In one of the more memorable running jokes in Judd Apatow's Knocked Up, Seth Rogen and his stoner friends have a great idea for a website: Fleshofthestars.com will let users know exactly when and in what film actresses have appeared nude. There's just one problem: Mr. Skin already existed, much to Rogen's chagrin.
Roommate Jay Baruchel tries to cheer him up, claiming that in past instances of similarly-themed restaurants, websites and even films have happily co-existed. Alas, it's all for naught, and the dream of a cash cow website was dead on arrival.
It is a fact, though, that over the years films have sparked imitators, wannabes and accidental plagiarism. Most of these can be written off as mockbusters - cynically titled OnDemand direct and Redbox releases hoping to prey on the unassuming or ill-informed shopper (Snakes on a Train, Sharknado and most late-period Roger Corman works fall into this category). On other occasions, the stakes are a little higher.
This phenomenon has been a burden for major studios during Blockbuster summer releases, each one competing to outdo the other. For every Turner and Hooch, there's a K-9. For every Die Hard, there's a Toy Soldiers. So which ones actually won their respective bouts? That can depend on numerous factors including but not limited to budget, release date, cast, script and just how many variations on the same theme audiences were willing to tolerate.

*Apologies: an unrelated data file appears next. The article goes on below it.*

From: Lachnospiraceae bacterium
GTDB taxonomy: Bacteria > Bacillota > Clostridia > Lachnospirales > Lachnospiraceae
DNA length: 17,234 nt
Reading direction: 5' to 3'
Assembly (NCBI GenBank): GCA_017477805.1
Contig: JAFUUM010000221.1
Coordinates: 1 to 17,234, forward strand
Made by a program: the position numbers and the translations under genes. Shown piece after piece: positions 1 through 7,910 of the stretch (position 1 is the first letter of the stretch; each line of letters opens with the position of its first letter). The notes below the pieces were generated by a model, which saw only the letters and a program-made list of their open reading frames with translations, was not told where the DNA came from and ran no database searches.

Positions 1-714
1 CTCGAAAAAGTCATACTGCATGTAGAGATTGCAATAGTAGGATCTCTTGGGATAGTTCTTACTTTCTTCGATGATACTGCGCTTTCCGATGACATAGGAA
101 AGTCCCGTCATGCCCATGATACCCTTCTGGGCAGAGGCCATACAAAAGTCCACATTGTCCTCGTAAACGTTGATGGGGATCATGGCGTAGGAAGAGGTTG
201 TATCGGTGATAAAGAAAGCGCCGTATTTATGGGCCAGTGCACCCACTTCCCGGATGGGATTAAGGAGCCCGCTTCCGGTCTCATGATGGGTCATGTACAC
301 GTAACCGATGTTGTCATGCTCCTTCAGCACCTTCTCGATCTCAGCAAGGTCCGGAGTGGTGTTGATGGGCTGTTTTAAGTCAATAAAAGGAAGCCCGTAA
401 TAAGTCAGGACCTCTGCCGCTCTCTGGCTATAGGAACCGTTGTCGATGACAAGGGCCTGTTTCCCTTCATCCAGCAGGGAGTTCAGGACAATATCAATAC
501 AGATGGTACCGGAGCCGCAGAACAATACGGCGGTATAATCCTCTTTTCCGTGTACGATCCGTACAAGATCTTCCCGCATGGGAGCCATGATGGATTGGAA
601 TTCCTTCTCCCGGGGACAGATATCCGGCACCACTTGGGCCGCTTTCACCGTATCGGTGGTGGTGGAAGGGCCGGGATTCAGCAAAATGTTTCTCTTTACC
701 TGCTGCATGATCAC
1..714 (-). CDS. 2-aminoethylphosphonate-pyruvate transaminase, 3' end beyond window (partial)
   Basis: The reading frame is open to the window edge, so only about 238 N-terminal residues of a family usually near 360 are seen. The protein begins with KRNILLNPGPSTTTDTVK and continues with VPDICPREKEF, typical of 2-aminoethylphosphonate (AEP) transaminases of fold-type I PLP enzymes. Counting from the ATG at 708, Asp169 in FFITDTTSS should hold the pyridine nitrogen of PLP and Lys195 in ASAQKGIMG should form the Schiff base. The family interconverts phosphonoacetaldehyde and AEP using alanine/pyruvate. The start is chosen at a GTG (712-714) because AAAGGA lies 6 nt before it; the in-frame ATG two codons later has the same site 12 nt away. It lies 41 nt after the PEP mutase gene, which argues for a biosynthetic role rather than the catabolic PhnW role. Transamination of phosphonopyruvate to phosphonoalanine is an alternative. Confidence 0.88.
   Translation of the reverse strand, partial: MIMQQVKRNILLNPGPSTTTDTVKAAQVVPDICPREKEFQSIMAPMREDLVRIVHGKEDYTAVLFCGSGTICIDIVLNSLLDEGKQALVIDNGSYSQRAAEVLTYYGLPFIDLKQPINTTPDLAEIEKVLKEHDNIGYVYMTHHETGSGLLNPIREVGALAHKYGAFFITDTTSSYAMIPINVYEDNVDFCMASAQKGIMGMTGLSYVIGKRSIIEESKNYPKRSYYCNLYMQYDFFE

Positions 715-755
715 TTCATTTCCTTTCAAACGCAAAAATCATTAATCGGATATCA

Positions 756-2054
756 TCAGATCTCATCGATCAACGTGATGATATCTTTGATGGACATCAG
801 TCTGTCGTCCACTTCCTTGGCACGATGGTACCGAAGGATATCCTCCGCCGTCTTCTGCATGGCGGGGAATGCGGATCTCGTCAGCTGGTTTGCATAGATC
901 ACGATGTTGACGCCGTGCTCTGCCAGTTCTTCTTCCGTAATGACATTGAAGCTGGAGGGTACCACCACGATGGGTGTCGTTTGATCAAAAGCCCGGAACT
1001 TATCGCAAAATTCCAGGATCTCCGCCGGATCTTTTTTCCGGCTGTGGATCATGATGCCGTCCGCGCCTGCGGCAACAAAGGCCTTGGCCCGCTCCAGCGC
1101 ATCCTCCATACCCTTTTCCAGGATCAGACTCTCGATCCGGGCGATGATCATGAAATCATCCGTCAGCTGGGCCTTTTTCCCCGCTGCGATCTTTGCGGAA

10. Olympus Has Fallen vs. White House Down
Rotten Tomatoes: 49%/50%
We're just going to come right out and say it: Any film starring Gerard Butler could easily replace him with an Artificial Intelligence just starting to learn human emotion, but just can't seem to grasp certain aspects.
But in this, the day of the Big Explosive Summer movie, Olympus Has Fallen staked a lot of its success on the bankability of its lead, Butler's Secret Service Agent with a chip on his shoulder fighting back a band of terrorists hellbent on kidnapping President Aaron Eckhart (if Morgan Freeman didn't make his paycheck appearance, Fallen was well on its way to being the whitest action film of all time). Fallen is the first in a series that has no reason to continue - exhausting its premise before the first sequel turned the series into Jingoism: The Movie.
That's why we prefer its sister film, White House Down. Gone were the insensitive racial overtones, replaced with a group of villains so generically evil one of them is James Woods. Both films drew negative comparisons to Die Hard, with its tightly enclosed setting and hostage situation.
But if Fallen was a cheap Die Hard wannabe, Roland Emmerich's White House Down opened up the landscape a bit, using even the White House lawn. Its actual cinematic spiritual twin might be more favourably viewed as a Die Hard With a Vengeance clone. Both are overblown and absurd, but Emmerich had already proved himself a capable orchestrator of disaster.